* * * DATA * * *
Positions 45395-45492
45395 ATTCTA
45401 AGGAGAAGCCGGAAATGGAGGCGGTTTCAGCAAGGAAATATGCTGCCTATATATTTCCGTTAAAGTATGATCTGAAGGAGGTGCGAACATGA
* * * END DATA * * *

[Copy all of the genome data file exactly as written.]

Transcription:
Positions 45395-45492
45395 ATTCTA
45401 AGGAGAAGCCGGAAATGGAGGCGGTTTCAGCAAGGAAATATGCTGCCTATATATTTCCGTTAAAGTATGATCTGAAGGAGGTGCGAACATGA